Feral Cats & Hoarding

Feral Cats & Hoarding


The charity can offer confidential assistance for those who recognize that they have too many cats or dogs. This is a consensual and collaborative approach that works on trust and respect in each direction and if you are in need of assistance please call our community team on 01228 560082 (please ask to leave a message for them – you may prefer to give a different reason for calling to avoid difficulty, until you get to speak to us).  You can find out more about our hoarding response here.

Feral Cats

We began a programme of trapping, neutering and returning (TNR) feral and free-roaming unowned cats in September 2015 and since then our Community Team has dealt with hundreds of feral cats and kittens. Our team will often be working through the night, monitoring traps and cages every 4 or 5 hours to ensure the welfare of the cats caught, and we have a current overall neuter rate of just under 99%. We will also work closely with you as the cats’ carer, carrying out the bulk of trapping and transporting to ensure the cats are neutered as quickly as possible. No charge is made for this work, however on average each cat costs us around £80 to deal with, so we will ask for a donation in many cases.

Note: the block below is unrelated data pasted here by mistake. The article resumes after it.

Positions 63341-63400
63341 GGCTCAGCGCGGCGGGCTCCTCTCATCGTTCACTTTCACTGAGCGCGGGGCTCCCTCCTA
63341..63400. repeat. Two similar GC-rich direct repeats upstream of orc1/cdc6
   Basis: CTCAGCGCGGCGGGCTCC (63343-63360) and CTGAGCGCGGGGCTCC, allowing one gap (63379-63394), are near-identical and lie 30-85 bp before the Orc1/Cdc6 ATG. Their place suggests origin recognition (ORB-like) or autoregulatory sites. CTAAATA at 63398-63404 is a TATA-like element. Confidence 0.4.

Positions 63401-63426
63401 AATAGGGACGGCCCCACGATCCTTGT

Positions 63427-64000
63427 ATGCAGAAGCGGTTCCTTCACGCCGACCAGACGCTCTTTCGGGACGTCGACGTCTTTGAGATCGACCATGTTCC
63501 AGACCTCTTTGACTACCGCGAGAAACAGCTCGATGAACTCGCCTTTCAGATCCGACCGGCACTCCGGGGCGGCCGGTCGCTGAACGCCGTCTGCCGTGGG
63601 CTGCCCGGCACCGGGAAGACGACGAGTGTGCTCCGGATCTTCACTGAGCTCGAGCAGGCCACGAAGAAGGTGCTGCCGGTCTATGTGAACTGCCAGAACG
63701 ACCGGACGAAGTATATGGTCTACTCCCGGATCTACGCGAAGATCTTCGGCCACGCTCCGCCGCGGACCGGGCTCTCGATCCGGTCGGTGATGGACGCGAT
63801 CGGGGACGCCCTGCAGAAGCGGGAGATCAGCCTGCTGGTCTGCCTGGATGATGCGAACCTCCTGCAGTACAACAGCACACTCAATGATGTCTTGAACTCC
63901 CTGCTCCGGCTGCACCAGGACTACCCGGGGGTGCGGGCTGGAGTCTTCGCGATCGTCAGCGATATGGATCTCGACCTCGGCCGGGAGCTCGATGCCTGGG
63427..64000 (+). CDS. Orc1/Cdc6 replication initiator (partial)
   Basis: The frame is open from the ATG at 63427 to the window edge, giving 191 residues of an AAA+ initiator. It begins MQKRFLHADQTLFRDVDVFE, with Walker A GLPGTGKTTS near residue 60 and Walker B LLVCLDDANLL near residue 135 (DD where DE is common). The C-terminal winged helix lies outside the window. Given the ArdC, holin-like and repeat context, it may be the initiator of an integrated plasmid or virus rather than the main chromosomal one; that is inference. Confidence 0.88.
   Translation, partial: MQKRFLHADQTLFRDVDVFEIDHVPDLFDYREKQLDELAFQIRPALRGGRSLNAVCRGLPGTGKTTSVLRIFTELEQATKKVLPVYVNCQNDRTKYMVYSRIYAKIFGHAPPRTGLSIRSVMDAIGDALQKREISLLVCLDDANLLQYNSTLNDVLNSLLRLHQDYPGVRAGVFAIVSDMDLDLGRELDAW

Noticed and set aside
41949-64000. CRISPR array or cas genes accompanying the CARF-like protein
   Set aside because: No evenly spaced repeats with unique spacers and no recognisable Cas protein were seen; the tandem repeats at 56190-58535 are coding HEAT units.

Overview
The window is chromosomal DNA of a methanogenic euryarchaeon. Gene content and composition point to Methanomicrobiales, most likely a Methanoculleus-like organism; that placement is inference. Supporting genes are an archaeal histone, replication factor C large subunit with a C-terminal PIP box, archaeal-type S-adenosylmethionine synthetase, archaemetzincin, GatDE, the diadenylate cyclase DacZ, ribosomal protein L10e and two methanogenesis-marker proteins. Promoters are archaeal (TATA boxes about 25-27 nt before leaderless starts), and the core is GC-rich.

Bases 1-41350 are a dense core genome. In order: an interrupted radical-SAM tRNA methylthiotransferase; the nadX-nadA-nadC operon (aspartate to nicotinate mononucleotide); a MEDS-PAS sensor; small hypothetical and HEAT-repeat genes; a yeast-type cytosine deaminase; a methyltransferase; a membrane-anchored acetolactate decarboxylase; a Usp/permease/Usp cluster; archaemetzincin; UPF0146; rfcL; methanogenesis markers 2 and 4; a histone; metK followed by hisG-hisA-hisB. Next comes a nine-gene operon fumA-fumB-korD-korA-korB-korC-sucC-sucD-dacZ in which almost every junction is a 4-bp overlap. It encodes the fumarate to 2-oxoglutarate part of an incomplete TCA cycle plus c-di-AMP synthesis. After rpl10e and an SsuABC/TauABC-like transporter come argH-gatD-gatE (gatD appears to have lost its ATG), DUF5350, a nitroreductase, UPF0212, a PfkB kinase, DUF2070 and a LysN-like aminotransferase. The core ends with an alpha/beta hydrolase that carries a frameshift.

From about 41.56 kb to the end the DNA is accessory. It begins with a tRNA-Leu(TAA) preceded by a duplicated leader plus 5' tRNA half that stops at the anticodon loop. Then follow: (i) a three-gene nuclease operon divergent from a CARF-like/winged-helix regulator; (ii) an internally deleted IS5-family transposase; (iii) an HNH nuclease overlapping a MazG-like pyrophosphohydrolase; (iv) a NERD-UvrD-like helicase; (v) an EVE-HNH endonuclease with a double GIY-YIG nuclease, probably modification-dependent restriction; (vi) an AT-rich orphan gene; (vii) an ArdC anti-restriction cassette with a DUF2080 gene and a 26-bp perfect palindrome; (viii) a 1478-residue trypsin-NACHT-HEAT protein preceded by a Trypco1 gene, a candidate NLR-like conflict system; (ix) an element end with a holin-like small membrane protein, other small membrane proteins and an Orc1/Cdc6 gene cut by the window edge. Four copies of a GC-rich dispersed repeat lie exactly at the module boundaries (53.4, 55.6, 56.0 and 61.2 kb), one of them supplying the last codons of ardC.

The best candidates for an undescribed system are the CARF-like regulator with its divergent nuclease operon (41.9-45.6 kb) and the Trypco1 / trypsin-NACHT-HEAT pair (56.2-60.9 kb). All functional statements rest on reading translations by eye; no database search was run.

We work to guidelines endorsed by Cats Protection, International Cat Care, The International Society of Feline Medicine and the American Association of Feline Practitioners. All neutered cats are ear-tipped (the left ear trimmed) to mark them and avoid unnecessary recapture.

Our firm belief is that the best place for feral and semi-feral cats is remaining on site in the environment they are well used to, able to regulate their own daily routines and able to avoid confinement and involuntary close contact with humans. Neutering stalls the population growth and helps it to reduce. We do not therefore take in feral cats or feral kittens older than 9 weeks of age into the charity for rehoming. We understand that there are shelters and charities continuing to house older feral cats in catteries and attempting to tame them over weeks and months – this is something which we do not carry out for welfare reasons and in line with modern methods and the Code of Practice of the Association of Dogs and Cats Homes of which we are full members.

If you are in need of assistance in neutering a feral cat colony, please complete the form below. More information on our downloadable flyer.

What to do if you find a stray cat - download available here

Click here to download an example of a paper collar you can print and use in the case of a potential stray cat. 

Your Details

Animal Details


   Get our e-updates